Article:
We also want to be clear about the subject at hand. YGB is not against marriage equality. We believe that all people should have the ability to be recognized in the relationships, intimacies, and families that they find affirming and supportive. In 1967, the Supreme Court ruled in Loving v. Virginia that it was unconstitutional to discriminate against people of different races who wanted to marry. In their most recent decision, they ruled it unconstitutional for states to use marriage laws to discriminate against people on the basis of their gender and sexuality. People who disagree with this latest move, or seek to limit who can marry whom on the basis of gender and sexuality, are clearly homophobic.

YGB seeks further expansion of who can be recognized as kin. Based on our experiences in Black communities we know that grandparents, neighbors, even whole communities are often doing the work of family, including getting food on the table, taking care of elders as they age, caring for ill loved ones, putting kids to bed at night, helping with their homework, and just generally keeping things together. We also know as queer folk that people in a variety of relationships, whether romantic or not, including those who are single, in polyamorous relationships, in families with nonresidential stepparents, or in families with loved ones who are incarcerated, in communally raised families, in communities of friendship, and those in the foster system, continue to experience discrimination on the basis of who they love, who they count as family, and how they express their sexuality and desire. We seek an end to those forms of discrimination as well.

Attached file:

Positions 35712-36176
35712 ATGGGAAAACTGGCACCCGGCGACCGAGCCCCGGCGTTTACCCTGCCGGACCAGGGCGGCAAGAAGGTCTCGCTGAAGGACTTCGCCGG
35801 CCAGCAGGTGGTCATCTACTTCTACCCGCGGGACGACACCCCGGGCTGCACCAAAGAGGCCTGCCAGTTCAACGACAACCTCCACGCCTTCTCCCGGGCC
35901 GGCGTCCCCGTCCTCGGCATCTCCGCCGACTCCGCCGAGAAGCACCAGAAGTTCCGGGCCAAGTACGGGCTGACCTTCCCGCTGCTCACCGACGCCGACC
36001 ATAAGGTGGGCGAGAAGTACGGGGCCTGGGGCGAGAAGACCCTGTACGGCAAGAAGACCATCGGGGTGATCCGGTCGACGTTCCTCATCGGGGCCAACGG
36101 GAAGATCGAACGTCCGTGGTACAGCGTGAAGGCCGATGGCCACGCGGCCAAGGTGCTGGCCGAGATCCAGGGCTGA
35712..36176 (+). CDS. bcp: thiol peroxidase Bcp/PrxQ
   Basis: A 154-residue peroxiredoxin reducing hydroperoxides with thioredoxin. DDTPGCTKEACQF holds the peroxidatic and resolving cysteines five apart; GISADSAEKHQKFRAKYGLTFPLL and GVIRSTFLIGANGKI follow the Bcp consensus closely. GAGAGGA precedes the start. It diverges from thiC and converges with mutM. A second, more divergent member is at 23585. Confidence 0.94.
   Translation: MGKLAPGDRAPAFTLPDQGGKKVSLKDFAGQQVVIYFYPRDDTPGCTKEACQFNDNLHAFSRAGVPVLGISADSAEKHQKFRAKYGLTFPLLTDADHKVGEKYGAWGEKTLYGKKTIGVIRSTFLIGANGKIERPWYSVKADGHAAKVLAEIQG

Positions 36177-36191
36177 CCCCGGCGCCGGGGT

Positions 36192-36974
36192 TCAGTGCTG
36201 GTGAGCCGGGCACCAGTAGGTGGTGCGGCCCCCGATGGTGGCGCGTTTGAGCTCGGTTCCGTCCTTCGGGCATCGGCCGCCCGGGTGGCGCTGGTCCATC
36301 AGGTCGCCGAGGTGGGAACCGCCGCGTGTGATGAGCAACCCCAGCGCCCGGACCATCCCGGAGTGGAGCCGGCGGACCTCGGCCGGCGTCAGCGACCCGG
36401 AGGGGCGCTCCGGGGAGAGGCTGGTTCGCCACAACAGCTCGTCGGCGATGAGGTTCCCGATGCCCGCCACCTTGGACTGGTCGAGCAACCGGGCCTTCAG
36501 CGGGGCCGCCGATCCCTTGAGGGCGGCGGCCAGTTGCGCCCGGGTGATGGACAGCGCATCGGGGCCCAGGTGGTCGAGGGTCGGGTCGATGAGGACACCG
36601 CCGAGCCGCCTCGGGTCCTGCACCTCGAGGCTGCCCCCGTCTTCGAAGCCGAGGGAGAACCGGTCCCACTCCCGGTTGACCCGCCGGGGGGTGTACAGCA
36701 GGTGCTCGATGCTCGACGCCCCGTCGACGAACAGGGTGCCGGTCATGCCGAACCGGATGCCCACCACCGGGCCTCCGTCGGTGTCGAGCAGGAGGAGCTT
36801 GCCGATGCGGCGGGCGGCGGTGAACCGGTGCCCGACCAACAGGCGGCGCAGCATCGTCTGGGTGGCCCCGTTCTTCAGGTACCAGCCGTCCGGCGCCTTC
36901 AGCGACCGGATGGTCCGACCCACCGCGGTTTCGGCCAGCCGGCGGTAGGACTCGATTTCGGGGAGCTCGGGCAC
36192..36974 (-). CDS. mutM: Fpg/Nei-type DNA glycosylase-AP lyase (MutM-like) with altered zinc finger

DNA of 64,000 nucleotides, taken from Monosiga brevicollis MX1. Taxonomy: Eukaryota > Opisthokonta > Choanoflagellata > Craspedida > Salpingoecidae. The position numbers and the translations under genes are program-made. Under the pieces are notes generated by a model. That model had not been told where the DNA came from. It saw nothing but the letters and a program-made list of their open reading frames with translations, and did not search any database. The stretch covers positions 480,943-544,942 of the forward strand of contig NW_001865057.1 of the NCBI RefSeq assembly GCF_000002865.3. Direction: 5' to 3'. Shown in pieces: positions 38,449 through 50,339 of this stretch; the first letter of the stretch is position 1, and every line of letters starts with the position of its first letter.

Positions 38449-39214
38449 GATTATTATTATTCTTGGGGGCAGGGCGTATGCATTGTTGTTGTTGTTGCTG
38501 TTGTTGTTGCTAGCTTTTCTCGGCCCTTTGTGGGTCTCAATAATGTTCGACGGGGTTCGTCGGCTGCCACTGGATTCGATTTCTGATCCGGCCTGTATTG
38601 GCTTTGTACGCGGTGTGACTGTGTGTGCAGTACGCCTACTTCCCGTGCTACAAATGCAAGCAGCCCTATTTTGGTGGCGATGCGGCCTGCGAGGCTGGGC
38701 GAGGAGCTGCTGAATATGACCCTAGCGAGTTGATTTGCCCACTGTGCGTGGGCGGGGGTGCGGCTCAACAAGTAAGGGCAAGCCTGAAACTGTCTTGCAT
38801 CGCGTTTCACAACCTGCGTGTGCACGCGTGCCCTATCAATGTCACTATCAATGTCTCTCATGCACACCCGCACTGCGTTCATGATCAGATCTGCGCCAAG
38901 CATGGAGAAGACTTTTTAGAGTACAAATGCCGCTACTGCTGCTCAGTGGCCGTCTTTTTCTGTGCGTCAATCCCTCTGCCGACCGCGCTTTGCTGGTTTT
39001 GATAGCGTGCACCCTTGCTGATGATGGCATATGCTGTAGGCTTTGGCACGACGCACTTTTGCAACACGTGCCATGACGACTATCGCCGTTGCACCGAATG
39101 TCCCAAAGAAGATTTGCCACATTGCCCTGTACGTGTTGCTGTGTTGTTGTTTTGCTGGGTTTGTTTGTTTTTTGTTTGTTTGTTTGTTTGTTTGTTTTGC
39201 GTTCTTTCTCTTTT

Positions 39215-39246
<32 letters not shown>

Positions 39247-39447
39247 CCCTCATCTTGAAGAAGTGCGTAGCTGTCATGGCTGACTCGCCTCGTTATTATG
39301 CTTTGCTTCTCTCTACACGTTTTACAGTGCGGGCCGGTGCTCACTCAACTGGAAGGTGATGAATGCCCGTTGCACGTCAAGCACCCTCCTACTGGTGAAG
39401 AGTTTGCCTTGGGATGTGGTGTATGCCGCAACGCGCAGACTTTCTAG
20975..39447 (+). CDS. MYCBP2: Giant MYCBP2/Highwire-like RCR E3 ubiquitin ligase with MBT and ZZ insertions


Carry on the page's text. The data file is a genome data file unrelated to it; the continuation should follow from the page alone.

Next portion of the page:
The path to end all forms of state sponsored or condoned discrimination starts, we believe, with a focus on those most vulnerable and impacted. In the United States this means starting by asking what those at the intersections of Black, Brown, poor, trans, homeless, immigrant, and disability identities are experiencing and need. It also means asking those most impacted what ending discrimination against them would look like and how to make that happen.

Even as we stand against all forms of discrimination, we acknowledge that marriage is still a state institution. As queer Black people, our movement histories remind us that the state will never set us free. We dare to dream for a freedom far bigger than marriage, that truly addresses the needs of poor, Black, queer people. Victories like marriage aren’t unimportant – though largely symbolic, these victories create opportunities for hard conversations, in our communities and beyond. However, especially in this time, as Black folk are persecuted across the country, we need to center those most marginalized within our Black and queer communities.

Every 28 hours a Black person is murdered – and many of those Black people are queer. We need to put our energy into fighting for poor Black queer lives, for transwomen of color, for those living with and surviving HIV/AIDS, cancer, heart disease, and the many, many health issues impacting us. We need leadership from Black queer people, to guide both racial justice and LGBTQ liberation. When we follow the leadership of those most vulnerable and impacted, we will shift national conversations while also creating real policy change and impact. As YGB, when we say Black Lives Matter, we mean all Black lives.

Young, Gifted and Black Coalition,
Freedom, Inc.,